Sunday, May 3, 2015

The Baked Potato

Consider the potato. So cheap. Delicious. Can keep or quite a time.

Not to mention, that it is, along with fortified milk, a complete diet. It is easily made into many meals, so when you have the time, make extra - it doesn't take any extra time, except for scrubbing, and they make a quick, tasty, and above all cheap meal.

Baked Potatoes
For baking, you generally want the brown skinned russet potato. A light, flaky inside matched with a crispy skin is the ideal.

 So you have a bag of 30 cent/lb. potatoes. (Don't forget, to help keep your potatoes fresh, store a ripe apple with them. The apple gives off ethylenes and other organic alcohols as it respires, which suppresses sprouting).

Take the number you wish to use in the next couple days. Scrub them. Examine the skin - are there any green spots? Not good. Potatoes belong to the nightshade family, and produce solanine in the green bits (leaves and green flesh), and sprouts. It won't likely kill you, just give you gastric distress, but these toxins aren't destroyed by cooking, so trim any spots, and prick deeply with a fork (at least 3 times) per potato. If not, they will explode (been there, done that, have the t-shirt).

At this point most recipes will advise you to coat the skin with olive oil. Don't. Oil moisturizes. Instead, rub the exterior with a light coating of salt. Easiest way it to sprinkle your hands with salt before handling each potato, or just sprinkle them lightly.

Place directly on the rack in a preheated oven between 350-400 degrees (the flexible temp is to allow to cook other things at the same time). Time totally depends on the size of the spud. Smaller spuds, higher temp, check at 35 minutes. Larger spuds, lower temp, start to check at an hour. The largest potatoes will take about an hour an a half. So there's your window. You know they are done when a fork (not knife - too sharp) pierces them lightly.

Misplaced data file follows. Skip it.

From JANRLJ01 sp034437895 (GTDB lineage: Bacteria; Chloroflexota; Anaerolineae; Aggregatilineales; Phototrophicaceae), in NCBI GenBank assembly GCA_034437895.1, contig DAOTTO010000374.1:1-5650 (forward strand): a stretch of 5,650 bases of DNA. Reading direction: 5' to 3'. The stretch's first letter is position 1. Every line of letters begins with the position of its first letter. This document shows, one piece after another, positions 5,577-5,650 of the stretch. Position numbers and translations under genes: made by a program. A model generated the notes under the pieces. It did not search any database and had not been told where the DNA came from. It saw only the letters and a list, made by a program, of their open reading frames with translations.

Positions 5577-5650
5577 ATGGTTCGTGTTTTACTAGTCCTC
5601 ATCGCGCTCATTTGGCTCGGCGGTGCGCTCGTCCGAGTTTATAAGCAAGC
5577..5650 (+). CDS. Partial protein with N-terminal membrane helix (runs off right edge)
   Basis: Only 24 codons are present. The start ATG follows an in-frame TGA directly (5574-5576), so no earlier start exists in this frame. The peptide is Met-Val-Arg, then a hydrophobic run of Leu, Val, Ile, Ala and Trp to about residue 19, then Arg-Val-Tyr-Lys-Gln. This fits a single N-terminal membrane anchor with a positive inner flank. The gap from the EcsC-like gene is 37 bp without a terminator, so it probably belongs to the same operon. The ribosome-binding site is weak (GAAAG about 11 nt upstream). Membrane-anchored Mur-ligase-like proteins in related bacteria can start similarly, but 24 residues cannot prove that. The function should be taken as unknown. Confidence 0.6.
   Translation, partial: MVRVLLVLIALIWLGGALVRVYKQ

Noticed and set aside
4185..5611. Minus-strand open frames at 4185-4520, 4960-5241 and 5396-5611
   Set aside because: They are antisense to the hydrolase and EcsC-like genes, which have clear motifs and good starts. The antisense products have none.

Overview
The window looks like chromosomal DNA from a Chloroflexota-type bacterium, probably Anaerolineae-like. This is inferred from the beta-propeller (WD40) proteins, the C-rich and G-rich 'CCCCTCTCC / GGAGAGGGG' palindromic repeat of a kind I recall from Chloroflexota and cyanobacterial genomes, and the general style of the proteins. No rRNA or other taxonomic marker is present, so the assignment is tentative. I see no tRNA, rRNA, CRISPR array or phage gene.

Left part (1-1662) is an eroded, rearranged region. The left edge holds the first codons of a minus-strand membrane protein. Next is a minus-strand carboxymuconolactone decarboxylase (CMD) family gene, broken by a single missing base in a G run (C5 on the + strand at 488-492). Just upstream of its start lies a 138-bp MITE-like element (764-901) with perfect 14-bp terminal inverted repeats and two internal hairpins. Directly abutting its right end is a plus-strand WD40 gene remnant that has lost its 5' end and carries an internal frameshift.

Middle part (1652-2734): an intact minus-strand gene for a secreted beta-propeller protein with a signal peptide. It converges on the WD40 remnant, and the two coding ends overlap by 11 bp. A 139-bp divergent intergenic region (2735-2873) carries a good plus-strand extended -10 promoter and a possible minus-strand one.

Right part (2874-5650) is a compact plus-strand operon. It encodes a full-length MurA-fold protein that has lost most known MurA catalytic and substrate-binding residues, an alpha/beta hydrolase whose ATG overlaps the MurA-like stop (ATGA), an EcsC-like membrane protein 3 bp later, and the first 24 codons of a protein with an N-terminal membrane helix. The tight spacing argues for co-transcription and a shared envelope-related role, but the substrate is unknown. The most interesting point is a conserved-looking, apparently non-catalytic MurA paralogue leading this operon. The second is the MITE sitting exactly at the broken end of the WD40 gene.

Just enough time to do a bit of homework.

Pull the potatoes when done. Put any ones not for immediate use in the fridge to cool. So how to make a meal from your bakes potato? Take your hot potato, split from stem to stern and smother with butter, mayo, chives, salsa, chili, leftover veggies, bacon - whatever floats your boat. And enjoy a glass of milk.

Stuffed potatoes:
Take your hot potato and cut it in half lengthwise so you have two little boats. Scoop the insides out, put them into a bowl, and mash the insides with butter, stock, cream, cream cheese - whatever is handy, and refill with the mashed potato plus whatever you think is yummy - bacon, miso, cheese, leftovers etc. You can even whip up an egg white and fold it in for a souffle texture. Grill until hot.

Leftover Baked Potatoes 

While both of the above are best when hot, you can also prepare your spuds ahead of time and reheat them for stuffing. But for a change of pace, you can do some of the following: